1. Describe the path of the light as it moves into the glycerine.
    2. Calculate the angle of refraction.
    Click here for the solution.
  8. A ray of light travels from silicon to water. If the ray of light in the water makes an angle of 69 to the surface normal, what is the angle of incidence in the silicon?
    Click here for the solution.
  9. Light travels from a medium with n=1,25n=1,25 into a medium of n=1,34n=1,34, at an angle of 27 from the interface normal.
    1. What happens to the speed of the light? Does it increase, decrease, or remain the same?
    2. What happens to the wavelength of the light? Does it increase, decrease, or remain the same?
    3. Does the light bend towards the normal, away from the normal, or not at all?
    Click here for the solution.
  10. Light travels from a medium with n=1,63n=1,63 into a medium of n=1,42n=1,42.
    1. What happens to the speed of the light? Does it increase, decrease, or remain the same?
    2. What happens to the wavelength of the light? Does it increase, decrease, or remain the same?
    3. Does the light bend towards the normal, away from the normal, or not at all?
    Click here for the solution.
  11. Light is incident on a glass prism. The prism is surrounded by air. The angle of incidence is 23. Calculate the angle of reflection and the angle of refraction.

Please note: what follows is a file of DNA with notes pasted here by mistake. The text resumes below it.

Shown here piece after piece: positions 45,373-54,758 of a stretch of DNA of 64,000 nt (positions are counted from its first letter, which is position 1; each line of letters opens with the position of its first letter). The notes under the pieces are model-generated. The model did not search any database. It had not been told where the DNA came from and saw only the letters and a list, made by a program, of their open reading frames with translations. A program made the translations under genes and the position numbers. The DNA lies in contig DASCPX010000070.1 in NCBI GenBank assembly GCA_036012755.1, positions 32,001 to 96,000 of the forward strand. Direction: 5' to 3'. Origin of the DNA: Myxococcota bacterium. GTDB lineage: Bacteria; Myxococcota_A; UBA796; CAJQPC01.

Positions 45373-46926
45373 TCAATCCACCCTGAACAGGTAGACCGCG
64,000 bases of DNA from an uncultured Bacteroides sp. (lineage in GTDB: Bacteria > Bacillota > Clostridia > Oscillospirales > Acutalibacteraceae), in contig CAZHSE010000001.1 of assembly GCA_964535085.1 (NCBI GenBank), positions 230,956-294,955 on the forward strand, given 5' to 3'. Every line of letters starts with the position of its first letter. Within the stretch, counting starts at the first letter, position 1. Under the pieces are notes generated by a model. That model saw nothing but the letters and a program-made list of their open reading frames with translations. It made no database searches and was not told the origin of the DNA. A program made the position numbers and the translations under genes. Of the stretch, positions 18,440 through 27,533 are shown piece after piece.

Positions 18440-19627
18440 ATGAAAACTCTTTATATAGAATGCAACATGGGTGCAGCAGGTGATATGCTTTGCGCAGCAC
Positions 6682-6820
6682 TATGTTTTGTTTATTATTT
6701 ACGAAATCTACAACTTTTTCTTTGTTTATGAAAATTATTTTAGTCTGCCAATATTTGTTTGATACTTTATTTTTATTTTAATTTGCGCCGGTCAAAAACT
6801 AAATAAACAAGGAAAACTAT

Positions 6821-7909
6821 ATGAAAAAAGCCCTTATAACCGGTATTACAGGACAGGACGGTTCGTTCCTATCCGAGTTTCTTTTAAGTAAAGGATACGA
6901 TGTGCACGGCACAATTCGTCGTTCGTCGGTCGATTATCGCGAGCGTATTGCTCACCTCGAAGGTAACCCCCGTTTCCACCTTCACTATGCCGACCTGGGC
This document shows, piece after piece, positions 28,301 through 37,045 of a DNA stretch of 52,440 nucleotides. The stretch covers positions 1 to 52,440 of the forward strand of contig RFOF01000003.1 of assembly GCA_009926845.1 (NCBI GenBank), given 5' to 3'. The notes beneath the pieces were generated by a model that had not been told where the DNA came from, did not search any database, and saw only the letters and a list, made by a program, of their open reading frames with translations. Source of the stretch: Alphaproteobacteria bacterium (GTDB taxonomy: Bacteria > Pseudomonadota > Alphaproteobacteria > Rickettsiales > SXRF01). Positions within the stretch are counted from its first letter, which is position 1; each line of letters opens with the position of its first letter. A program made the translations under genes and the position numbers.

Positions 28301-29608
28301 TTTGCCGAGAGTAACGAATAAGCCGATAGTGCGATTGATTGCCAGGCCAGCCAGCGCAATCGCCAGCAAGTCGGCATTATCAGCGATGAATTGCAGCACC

Click here for the solution.
  12. Light is refracted at the interface between air and an unknown medium. If the angle of incidence is 53 and the angle of refraction is 37, calculate the refractive index of the unknown, second medium.
    Click here for the solution.
  13. A coin is placed in a bowl of acetone (nn = 1,36). The coin appears to be 10 cm deep. What is the depth of the acetone?
    Click here for the solution.
  14. A dot is drawn on a piece of paper and a glass prism placed on the dot according to the diagram.
    Figure 9
    Figure 9 (PG10C6_025.png)
    Use the information supplied to determine the refractive index of glass.
    Click here for the solution.
  15. Light is refracted at the interface between a medium of refractive index 1,5 and a second medium of refractive index 2,1. If the angle of incidence is 45, calculate the angle of refraction.
    Click here for the solution.
  16. A ray of light strikes the interface between air and diamond. If the incident ray makes an angle of 30 with the interface, calculate the angle made by the refracted ray with the interface.
    Click here for the solution.
  17. Challenge Question: What values of nn are physically impossible to achieve? Explain your answer. The values provide the limits of possible refractive indices.
    Click here for the solution.
  18. Challenge Question: You have been given a glass beaker full of an unknown liquid. How would you identify what the liquid is? You have the following pieces of equipment available for the experiment: a laser, a protractor, a ruler, a pencil, and a reference guide containing optical properties of various liquids.
    Click here for the solution.